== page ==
Missoula City Councilman Dave Strohmaier Monday night responded to those who have for the past several months maintained that his social host ordinance, which aims to criminalize adults who host underage drinkers in private settings, weighs too heavily on personal liberties.
"I don't see this as government overreaching," he told members of the governing body and a smattering of locals gathered in council's Pine Street chambers.
Strohmaier wants to make it a misdemeanor for adults to host groups of three or more people under 21 years old that consume alcohol. Those found guilty under his proposal would be subject to a $500 fine plus costs of police hours tallied writing tickets. Two-time offenders would face two days in jail.
"Folks are dying on our streets and highways as a result of DUI," Strohmaier says. "To the extent that underage drinking is a component of (drunk driving), this is my honest attempt to try to offer up something constructive to try to address that."
Council peers, however, panned the proposal when Strohmaier first rolled it out in December. They called it intrusive. Some even dubbed the ordinance "nanny-state-ism."
"In general, I'm not a big fan of the abolition approach to alcohol problems," which is "essentially what drives this effort," says Councilman Bob Jaffe. "It still pushes the edge of criminalizing more people for actions taking place in our own homes."
Strohmaier couldn't sell the pitch to council peers Monday night. They dropped the underage category to 18, lowered the fine and eliminated the jail time on the second offense, before passing the ordinance. The law will likely again come up for debate next week.
And Strohmaier will no doubt be ready to continue the conversation.
- Photo by Chad Harder
- Dave Strohmaier, who wants you to hang up and drive, thinks there might be a place for him in D.C.
He's become adept at such political wrangling during his six years on council. He's also grown accustomed to being accused of treading too heavily on civil liberties. "Absolutely, there are those times where I've taken controversial stands," he says. "And I'm totally comfortable doing so."
His thickening skin will help if he opts to run for the U.S. House of representatives next year. He's mulling over a bid for Rep. Denny Rehberg's seat, something he calls "a distinct possibility."
An environmental historian by profession, Strohmaier has two master's degrees, one from Yale and another from the University of Montana. His Millennium Building office overlooking the Clark Fork River is dotted with pictures of his wife and watercolor drawings made by his children, ages 4 and 7. He says he often thinks about his kids—envisioning the community he wants to shape for them—when drafting legislation.
The balding, soft-spoken, 46-year-old Strohmaier is one of the council's most prolific members. He's also responsible for introducing a slew of legislation that aims to curb what he sees as destructive personal behaviors that spill over into public life.
As a fledgling councilman in 2006, Strohmaier introduced legislation that now makes it illegal for children to ride in pickup truck beds. In 2007, he unsuccessfully backed a law mandating that minors wear bicycle helmets. In 2009, he tried to ban cell phone use while driving. Mayor John Engen vetoed much of that last proposal, leaving a texting prohibition in place. A notable win for Strohmaier came last year when, with the cooperation of a council majority, he beefed up punishment for motorists who refuse a law enforcement request for a sobriety test.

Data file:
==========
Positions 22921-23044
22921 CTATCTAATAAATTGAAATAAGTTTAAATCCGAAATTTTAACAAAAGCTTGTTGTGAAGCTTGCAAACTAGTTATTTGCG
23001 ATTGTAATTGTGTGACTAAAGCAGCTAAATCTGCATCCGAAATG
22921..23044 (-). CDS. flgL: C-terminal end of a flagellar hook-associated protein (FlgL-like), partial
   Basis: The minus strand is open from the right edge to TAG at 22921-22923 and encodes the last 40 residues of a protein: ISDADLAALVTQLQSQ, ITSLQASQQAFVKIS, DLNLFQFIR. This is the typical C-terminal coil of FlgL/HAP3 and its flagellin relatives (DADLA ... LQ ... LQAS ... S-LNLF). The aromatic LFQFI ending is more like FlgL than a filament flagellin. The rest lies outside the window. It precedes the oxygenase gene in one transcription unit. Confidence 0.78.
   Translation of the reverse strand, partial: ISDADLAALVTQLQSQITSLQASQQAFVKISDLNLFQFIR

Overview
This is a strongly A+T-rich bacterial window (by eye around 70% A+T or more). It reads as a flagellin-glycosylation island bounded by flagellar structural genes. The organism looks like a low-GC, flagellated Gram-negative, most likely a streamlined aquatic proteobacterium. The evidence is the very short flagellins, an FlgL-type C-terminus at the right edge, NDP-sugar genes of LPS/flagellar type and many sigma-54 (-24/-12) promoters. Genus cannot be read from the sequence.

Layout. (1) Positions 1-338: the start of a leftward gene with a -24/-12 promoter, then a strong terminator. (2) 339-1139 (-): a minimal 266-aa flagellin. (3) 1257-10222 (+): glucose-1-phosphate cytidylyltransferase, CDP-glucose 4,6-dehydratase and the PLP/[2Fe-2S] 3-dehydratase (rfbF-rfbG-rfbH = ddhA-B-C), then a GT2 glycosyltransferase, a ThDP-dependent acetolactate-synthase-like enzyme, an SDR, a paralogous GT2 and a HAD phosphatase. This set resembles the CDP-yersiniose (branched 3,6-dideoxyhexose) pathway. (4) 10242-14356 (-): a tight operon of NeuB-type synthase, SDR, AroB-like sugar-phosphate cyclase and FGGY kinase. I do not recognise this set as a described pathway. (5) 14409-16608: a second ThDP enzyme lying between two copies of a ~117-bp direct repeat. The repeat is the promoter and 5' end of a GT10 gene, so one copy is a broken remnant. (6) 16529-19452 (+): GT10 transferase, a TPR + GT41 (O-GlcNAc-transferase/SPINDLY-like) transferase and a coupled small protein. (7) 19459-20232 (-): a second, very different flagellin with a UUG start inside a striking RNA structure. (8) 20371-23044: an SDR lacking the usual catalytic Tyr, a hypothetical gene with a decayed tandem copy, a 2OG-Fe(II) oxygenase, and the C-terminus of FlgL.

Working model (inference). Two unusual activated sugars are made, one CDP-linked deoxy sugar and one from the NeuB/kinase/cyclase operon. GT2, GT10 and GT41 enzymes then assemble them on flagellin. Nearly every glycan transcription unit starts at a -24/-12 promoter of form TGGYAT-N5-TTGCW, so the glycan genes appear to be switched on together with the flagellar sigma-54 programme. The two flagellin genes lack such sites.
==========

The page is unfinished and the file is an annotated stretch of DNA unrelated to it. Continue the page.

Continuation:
Missoula had classified refusal as a civil offense punishable with a six-month driver's license suspension. Strohmaier argued that made it far too easy to skate on a drunk driving charge; the council was obligated to act in order to stem a tide of drunk driving tragedies. He proposed making refusal a misdemeanor punishable with a $500 fine.
That didn't sit well with the Montana chapter of the American Civil Liberties Union. "Just labeling someone as a criminal for wanting to assert their Fourth Amendment right is troubling," Montana ACLU Public Policy Director Niki Zupanic said in April 2010.
The proposal became law. And he won't apologize for his efforts to regulate behavior.
Strohmaier has an ally in Missoula Police Chief Mark Muir, who has supported Strohmaier's social host ordinance and the proposed ban on using cell phones in cars, which Strohmaier hasn't abandoned, as well as increased penalties for refusing a sobriety test. "From a law enforcement perspective, we appreciate legislative initiatives that strive to bring into practice better safety," Muir says. "What I see is an overwhelming desire on his part to make our community a safer place."
Strohmaier might be bidding to be Missoula's nanny, but he's not one-dimensional. Months after the ACLU criticized his sobriety test legislation, the organization awarded him, along with fellow council member Stacy Rye, its Jeannette Rankin Award, in recognition of the pair's sponsorship of the city's nondiscrimination ordinance. The first law of its kind in the state, it bans discrimination against people based on sexual orientation or gender expression.
Strohmaier says all of his lawmaking efforts come from the same place: He just wants to keep Missoula a welcoming and safe community for everyone.